Graffiti City: Taggers strike while Auckland remains in lockdown

Auckland may be in lockdown but that hasn’t stopped taggers from leaving hundreds of marks across the city, including more than 50 new eyesores that have been plastered along the sides of just one motorway.

Both Waka Kotahi and KiwiRail, which manage vandalism on the motorways and rail corridors, say there has been an increase in tagging across their networks since the city went into lockdown.

One of the worst to be hit appears to be the Northwestern motorway where the Herald counted graffiti – varying from tags to messages – in more than 50 different places, including the Lincoln Rd overbridge and new barriers along the side of the cycleway.

That was in addition to graffiti on some buildings that back on to the motorway and it’s understood an electronic sign was also tagged on one of the motorways.

In the city centre new graffiti is also noticeable in several, especially around Symonds St, Whitaker Place, Princes St and Wakefield St where everything from lamp-posts and construction fences to brick walls and the sides of buildings have been defaced.

While authorities are doing their best to clean up anything deemed offensive, or a dangerous distraction to motorists, most of the graffiti can’t be removed under level 4 restrictions. As a result, Auckland Council contractors already have more than 300 cleanup jobs waiting for them when the city moves into level 3.

Waka Kotahi’s Auckland System Manager Paul Geck said the agency was “concerned and disappointed” by an increase in vandalism across the region’s network during lockdown.

He said there had been 40 notifications of graffiti on the motorway corridors since lockdown started. Not all of the graffiti is reported though.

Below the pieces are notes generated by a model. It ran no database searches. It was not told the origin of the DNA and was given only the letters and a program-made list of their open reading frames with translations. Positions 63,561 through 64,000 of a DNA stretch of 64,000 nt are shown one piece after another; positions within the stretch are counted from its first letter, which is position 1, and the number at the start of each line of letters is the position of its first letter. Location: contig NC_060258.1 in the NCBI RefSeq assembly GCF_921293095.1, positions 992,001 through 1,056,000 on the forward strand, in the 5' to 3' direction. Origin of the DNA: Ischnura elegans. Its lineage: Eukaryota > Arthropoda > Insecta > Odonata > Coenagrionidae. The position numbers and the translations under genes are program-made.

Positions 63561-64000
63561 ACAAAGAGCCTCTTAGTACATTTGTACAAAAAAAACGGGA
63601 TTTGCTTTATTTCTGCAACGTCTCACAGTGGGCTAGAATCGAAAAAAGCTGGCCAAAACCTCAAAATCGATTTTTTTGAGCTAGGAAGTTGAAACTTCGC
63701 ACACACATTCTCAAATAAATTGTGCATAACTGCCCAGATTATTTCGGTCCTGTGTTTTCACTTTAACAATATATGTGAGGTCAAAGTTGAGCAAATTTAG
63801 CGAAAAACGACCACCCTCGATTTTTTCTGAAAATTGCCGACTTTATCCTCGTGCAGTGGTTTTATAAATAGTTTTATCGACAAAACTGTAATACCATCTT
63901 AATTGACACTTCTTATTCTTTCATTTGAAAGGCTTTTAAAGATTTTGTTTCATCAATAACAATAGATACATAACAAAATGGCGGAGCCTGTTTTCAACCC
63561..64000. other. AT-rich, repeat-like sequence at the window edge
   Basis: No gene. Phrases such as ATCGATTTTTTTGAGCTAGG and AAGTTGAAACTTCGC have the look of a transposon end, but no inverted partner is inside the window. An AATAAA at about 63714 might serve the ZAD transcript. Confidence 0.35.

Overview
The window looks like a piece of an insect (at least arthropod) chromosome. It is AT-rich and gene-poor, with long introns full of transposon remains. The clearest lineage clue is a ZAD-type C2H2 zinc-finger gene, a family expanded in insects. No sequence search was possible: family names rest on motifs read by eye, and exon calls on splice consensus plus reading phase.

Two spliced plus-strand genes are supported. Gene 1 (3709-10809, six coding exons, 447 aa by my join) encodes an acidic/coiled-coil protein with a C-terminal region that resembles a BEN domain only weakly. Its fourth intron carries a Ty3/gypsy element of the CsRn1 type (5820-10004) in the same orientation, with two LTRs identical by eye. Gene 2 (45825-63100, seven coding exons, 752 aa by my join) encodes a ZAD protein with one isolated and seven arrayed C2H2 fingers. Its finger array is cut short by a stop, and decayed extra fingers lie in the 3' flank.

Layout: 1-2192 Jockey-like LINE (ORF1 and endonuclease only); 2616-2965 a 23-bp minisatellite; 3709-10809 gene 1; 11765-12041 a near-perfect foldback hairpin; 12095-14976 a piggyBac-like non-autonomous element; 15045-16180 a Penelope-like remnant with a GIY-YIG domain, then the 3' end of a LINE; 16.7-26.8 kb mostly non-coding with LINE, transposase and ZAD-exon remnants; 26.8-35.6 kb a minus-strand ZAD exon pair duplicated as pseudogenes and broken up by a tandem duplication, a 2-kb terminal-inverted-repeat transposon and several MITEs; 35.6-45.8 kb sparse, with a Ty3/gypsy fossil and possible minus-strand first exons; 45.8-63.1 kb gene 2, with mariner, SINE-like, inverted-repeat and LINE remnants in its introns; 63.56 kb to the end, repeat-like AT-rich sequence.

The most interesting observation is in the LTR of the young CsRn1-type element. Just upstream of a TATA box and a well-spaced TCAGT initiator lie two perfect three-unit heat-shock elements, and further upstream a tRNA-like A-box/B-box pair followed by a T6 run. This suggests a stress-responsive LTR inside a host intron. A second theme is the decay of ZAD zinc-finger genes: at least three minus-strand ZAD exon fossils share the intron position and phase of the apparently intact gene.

“We understand that graffiti is an eyesore and can also be a distraction to motorists so we work hard to remove graffiti as soon as practically possible.”

“As of last Friday have had a dedicated graffiti crew out on the network cleaning it up, which diverts resources from our essential maintenance works.”

Geck said the cleanup timeframe depended on the location of the graffiti and how hard it was to access -in some cases specialist equipment was needed, which can lead to temporary traffic control and lane closures.

“Many of our structures have special anti-graffiti coatings on them that enable us to remove graffiti promptly without damaging the surface and our contractors have been working as efficiently as possible under current restrictions to remove or cover this up.”

Auckland Council’s Head of Community Impact Dickie Humphries said there had been a “substantial decrease” in the amount of graffiti being reported – but that was expected with more people at home and was similar to when the city when into level 4 lockdown in 2020.

“Overall, reported incidents have dropped by more than 50 per cent from July to August this year, reflecting the impact of the lockdown on reported incidents.”

Humphries said it may look like there was more in the city than normal because most of what was there can’t be cleaned up at this stage.

“Graffiti may be more visible as our eradication times are impacted by the level 4 restrictions. The council’s priority during this time is on ensuring offensive graffiti is removed within two hours, where practical. Under alert level 3, our response times for all incidents should return to normal.”

Humphries said 16 incidents have been reported as offensive so far and were responded to as a priority. The 300 less urgent jobs will be cleaned up once alert levels change.

A KiwiRail spokesperson said there has been a slight increase in reports of graffiti in the rail corridor since lockdown.

“This likely relates to the fact that at level 4, graffiti is not currently being removed because it is not an essential activity.”

The spokeswoman said graffiti removal will resume “once it’s safe to do so”.

“If you observe someone trespassing in the rail corridor to graffiti, please call the police as it is illegal and unsafe to enter the rail corridor.”

A police spokeswoman said incidents of graffiti were generally handled by the council but police can become involved if required. She said there had been a slight decrease in disorderly behaviour in the city centre during lockdown.


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